It's My Classic helps you to not get caught out by the rules governing MoT testing and tax exemption for Historic Vehicles in the UK.

"You do not need to get an MoT if the vehicle was first registered more than 40 years ago and no ‘substantial changes’ have been made to the vehicle in the last 30 years." (Department for Transport website).

Even if your vehicle no longer legally requires an annual MoT, if it's on a public highway you still have to ensure that it is a roadworthy condition. Failure to do so can result in a hefty fine plus penalty points.

So, the logical starting pioint is your vehicle's age - 40 or over? Good stuff. Move on to the substantial changes bit. That might be more tricky. If you are not an expert on your marque and model, this might call for some research. Thanks the good old www, much of what you need to know is probably available with a little browser digging. Look for details of vehicle specifications (some models might only have had a given feature for a short period), and also those photos of cherished vehicles that many of us like to share. Save all of those as evidence if you think there is even the slightest chance someone might argue with you later on.

If you are still uncertain, the next best stop is the marque-specific clubs. These bodies are an absolute goldmine for specialised knowledge and expertise.

Once you are certain that you meet the standards for MoT exemption, you must complete a V112, Declararation of Exemption from MoT.

You can voluntarily opt to undergo an MoT test. If you are not one of the oily-handed, technically-savvy, do-it-yourself type of historic vehicle owner, this can be a sensible way to ensure that the vehicle you have on the road really is safe enough to be there. After all, we all trust our lives and continuing safety to these wonderful, quirky machines.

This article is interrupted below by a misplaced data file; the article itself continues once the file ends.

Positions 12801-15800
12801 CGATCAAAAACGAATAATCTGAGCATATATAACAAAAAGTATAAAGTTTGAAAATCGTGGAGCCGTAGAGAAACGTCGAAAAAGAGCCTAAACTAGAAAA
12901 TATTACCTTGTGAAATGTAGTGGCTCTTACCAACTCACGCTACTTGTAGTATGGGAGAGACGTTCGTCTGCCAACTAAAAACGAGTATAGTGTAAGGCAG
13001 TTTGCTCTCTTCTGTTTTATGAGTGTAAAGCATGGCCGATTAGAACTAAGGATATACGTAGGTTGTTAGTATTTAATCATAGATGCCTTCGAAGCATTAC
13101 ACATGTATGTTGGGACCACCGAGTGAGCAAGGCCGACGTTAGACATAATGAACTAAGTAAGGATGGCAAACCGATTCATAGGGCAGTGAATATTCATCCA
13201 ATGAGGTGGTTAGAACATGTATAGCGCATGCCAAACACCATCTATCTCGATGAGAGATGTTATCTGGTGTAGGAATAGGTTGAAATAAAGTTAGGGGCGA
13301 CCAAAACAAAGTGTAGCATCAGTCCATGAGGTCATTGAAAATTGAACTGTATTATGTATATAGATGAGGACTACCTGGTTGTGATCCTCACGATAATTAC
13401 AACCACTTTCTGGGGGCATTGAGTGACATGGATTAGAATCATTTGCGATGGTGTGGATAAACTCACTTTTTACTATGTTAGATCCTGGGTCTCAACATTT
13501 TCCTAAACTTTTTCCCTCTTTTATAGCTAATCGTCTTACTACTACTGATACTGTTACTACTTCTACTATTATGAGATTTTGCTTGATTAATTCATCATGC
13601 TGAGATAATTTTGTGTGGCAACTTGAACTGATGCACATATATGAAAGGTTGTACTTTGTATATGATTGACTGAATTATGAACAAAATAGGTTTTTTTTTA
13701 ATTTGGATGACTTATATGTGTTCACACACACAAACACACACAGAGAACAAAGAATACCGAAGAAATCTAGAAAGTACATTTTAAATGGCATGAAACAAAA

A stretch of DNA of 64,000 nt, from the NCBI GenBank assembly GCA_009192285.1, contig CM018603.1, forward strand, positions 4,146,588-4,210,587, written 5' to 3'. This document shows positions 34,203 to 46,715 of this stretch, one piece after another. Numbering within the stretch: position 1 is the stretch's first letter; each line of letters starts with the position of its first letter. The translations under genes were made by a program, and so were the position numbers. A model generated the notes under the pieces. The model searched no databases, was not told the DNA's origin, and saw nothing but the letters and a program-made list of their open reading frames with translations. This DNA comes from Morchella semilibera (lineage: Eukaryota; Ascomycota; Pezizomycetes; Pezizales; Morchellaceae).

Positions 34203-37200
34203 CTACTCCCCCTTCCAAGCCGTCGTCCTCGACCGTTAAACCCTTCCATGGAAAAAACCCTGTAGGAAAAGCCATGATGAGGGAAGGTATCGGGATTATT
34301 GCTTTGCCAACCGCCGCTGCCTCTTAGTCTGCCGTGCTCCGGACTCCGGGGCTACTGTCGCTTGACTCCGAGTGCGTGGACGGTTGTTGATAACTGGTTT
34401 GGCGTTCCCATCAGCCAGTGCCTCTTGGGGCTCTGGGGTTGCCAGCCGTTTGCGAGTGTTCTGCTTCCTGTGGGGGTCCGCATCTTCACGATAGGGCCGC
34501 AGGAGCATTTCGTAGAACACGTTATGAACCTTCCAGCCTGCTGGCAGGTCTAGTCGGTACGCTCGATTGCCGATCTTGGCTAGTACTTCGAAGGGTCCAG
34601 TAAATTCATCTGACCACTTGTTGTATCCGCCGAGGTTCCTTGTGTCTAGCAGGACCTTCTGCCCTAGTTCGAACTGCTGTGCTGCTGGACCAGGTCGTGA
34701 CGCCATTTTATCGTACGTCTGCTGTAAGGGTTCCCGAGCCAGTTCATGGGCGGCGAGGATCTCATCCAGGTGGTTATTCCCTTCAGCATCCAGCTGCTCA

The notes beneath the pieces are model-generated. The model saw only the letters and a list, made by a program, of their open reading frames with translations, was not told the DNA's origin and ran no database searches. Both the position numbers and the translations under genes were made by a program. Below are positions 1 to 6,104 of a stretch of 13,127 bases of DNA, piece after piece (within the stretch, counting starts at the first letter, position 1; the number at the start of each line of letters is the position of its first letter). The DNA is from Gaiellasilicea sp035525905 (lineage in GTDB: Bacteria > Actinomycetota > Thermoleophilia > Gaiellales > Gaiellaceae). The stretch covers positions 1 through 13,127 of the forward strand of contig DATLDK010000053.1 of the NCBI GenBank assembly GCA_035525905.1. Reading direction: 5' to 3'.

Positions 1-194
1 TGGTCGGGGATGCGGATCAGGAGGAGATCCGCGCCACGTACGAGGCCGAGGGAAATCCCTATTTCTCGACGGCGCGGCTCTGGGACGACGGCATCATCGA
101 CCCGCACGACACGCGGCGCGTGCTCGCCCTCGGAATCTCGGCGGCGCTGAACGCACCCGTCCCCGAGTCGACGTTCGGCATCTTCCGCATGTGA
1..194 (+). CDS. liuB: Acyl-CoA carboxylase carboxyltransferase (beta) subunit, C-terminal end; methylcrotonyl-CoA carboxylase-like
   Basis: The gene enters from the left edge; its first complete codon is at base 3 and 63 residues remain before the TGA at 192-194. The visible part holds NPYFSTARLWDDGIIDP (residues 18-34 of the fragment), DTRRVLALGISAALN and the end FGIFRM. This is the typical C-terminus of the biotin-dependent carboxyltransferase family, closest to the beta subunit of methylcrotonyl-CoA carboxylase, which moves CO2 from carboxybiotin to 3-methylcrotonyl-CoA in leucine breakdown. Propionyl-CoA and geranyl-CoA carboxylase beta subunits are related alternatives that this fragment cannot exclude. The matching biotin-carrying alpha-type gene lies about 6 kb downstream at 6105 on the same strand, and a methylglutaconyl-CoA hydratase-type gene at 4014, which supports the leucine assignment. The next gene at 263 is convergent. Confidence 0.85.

If you decide on the MoT route it may be worth talking to the MoT tester and even shopping around, as not all garages these days are as classic-friendly as we might hope. Being blunt about it, some of the equipment used for modern car testing, if inappropriately used, can damage our cherished old dears. The British Federation of Historic Car clubs publishes a list of historic-friendly MoT stations that you might find helpful.


Also talk to your local club and other vintage, veteran or classic owners as to who they would recommend. The one/s suggested to you might not be quite as convenient as popping down to your local garage, but you'll end up with far greater peace of mind by using someone who actually knows their old motors.

You don't need to apply to have your vehicle exempted from MoTs, but you do need to apply for road tax exemption. Thanks to the DVLA, applying for exemption is simple. 

You can apply for cars, vans, motorcycles or tricycles to be exempted from road tax.


Lots of vehicles can qualify for exemption, including HGVs, mobile cranes, steam vehicles, buses, road rollers and more.

Historic picture broken down car

The information here was correct at the time of publishing. Please check with the DVLA for any changes to legislation or guidelines.

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